May 012008

It is often said that the lack of access to American performing cost the Kinks career momentum, thus keeping them from achieving the success they deserved. I wonder if it didn’t turn out to be a blessing in disguise. On the one hand, as you explain, it pushed Ray and the band to explore the Englishness beloved by fans of the period between “Sunny Afternoon” and Arthur, but it also may have kept them from burning out too soon, as other promising UK groups like The Hollies and The Zombies did. Touring the U.S. was tough in those days.

I agree with you — at least, mostly. Without question, being banned from the US encouraged Ray’s retreat into his Englishness. While he always had — and still does have — a fascination with America, he was bitter about the ban. He turned away from America and, to an extent, his American influences. He began to think about his self and his musical roots in a different way, turning more to English folk traditions and the music hall.

However, I don’t think Ray would have allowed the Kinks to burn out, even though touring America in those days was especially tough. Ray’s competitive impulse and his resourceful imagination would not have burned out from the demands.

In the chapter on the Waterloo Sunset, you propose a thesis that Davies is an exponent/descendant of English literary Romanticism. What led you to this line of inquiry, besides your background as a professor of English, which I assume would make you more sensitive to these influences?

It’s hard to say what lead me there. It seems that I have always thought of Davies as a Romantic — whether I knew the definition of Romanticism or not when I first started listening to him. He has always defended the underdog; his work largely focuses on himself; he strives to break artistic boundaries, and while he can be overwhelmed by the world’s madness, he ultimately has great hope and faith in the individual. Of course, as an English professor I’m probably a lot more sensitive to this side of Ray than most listeners. But, remember too, rock and roll is largely a Romantic form.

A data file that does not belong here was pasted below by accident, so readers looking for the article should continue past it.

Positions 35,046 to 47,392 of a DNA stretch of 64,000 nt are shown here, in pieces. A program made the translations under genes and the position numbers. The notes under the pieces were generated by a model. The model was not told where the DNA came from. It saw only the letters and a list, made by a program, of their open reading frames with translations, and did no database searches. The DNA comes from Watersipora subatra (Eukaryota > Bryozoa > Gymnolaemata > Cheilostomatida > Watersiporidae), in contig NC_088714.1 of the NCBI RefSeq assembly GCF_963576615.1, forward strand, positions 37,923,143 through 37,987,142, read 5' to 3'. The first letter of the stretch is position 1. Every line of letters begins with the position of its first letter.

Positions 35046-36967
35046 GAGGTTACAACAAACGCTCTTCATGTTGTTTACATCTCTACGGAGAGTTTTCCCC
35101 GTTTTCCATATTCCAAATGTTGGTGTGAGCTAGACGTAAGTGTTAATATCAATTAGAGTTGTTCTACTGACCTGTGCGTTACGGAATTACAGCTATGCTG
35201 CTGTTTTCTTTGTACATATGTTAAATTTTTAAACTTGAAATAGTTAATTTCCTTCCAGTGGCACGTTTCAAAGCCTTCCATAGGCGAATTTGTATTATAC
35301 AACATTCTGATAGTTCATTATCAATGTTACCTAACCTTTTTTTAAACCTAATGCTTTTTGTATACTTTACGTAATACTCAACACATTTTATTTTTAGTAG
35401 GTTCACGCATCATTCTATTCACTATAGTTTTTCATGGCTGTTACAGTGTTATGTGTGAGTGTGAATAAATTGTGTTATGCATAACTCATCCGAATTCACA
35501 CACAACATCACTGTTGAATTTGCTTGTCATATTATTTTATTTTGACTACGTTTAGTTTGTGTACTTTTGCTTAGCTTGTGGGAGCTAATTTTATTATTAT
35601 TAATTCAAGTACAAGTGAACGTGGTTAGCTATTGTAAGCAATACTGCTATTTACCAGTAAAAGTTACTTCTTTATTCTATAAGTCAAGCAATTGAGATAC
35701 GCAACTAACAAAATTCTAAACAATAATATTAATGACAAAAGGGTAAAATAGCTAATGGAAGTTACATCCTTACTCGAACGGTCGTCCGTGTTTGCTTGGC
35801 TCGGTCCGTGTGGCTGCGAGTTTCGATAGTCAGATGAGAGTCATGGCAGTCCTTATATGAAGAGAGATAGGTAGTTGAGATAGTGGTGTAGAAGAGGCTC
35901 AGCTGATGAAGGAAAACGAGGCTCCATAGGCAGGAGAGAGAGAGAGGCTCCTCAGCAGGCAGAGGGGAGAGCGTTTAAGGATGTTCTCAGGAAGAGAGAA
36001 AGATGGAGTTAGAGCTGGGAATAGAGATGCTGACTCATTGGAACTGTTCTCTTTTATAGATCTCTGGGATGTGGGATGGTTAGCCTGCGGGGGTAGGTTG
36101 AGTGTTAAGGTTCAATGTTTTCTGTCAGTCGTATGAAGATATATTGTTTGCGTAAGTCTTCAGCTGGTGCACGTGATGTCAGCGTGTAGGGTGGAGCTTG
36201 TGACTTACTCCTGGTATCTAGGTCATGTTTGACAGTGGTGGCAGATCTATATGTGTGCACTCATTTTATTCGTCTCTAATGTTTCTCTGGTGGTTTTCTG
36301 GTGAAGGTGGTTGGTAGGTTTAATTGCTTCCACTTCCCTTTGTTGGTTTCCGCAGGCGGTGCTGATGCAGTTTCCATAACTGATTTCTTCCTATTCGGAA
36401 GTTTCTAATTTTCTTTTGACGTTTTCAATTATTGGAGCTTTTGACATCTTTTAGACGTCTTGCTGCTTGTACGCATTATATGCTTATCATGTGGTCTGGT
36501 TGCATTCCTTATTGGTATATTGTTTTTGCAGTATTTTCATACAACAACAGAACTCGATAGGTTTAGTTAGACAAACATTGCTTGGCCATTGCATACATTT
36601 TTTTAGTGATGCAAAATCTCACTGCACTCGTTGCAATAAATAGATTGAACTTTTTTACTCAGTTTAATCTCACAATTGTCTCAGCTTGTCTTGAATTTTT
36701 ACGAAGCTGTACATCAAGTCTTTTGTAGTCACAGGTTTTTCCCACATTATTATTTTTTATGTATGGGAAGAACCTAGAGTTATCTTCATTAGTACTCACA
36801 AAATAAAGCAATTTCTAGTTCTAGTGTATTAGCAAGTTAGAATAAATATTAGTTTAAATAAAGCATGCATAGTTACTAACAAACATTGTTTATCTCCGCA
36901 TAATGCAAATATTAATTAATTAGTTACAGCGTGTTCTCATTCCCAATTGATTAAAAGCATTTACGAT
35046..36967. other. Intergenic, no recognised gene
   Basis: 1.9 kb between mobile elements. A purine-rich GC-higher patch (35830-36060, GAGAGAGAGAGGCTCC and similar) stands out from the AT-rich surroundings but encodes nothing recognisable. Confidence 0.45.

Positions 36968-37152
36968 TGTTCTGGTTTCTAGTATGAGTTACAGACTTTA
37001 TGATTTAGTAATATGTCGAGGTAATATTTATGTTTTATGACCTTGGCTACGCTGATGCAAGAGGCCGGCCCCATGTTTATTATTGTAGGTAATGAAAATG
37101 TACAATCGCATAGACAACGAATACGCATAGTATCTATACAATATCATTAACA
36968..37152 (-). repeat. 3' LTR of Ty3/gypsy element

7 Responses to “Interview: Tom Kitts, Ray Davies: Not Like Everybody Else

  1. Mr. Moderator

    Thank you, BigSteve, and Tom, if you’re checking in. I look forward to picking up a copy of this book. It’s great that he was able to get access to most of the band members.

  2. hrrundivbakshi

    Wotta great innerview, BigSteve! Thanks from me to you!


  3. saturnismine

    BigSteve, this is a truly enjoyable read. I liked your questions (and his answers) very much!


  4. mockcarr

    Good stuff! Thank you quite a bit.

  5. trolleyvox

    Tremendous piece, BigSteve!

  6. Don’t have much more to add — except that I have a soft spot for UK Jive and mostly despise Phobia — but wanted to add to the huzzahs. Excellent piece, BigSteve!

  7. Excellent work, Big Steve. Tom really seemed to appreciate your thoughtful questions and observations.

    RTH interviews need to take a more 70’s Rolling Stone vibe where the writer spends as much time talking about partying with the musician as the actual Q&A

Lost Password?

twitter facebook youtube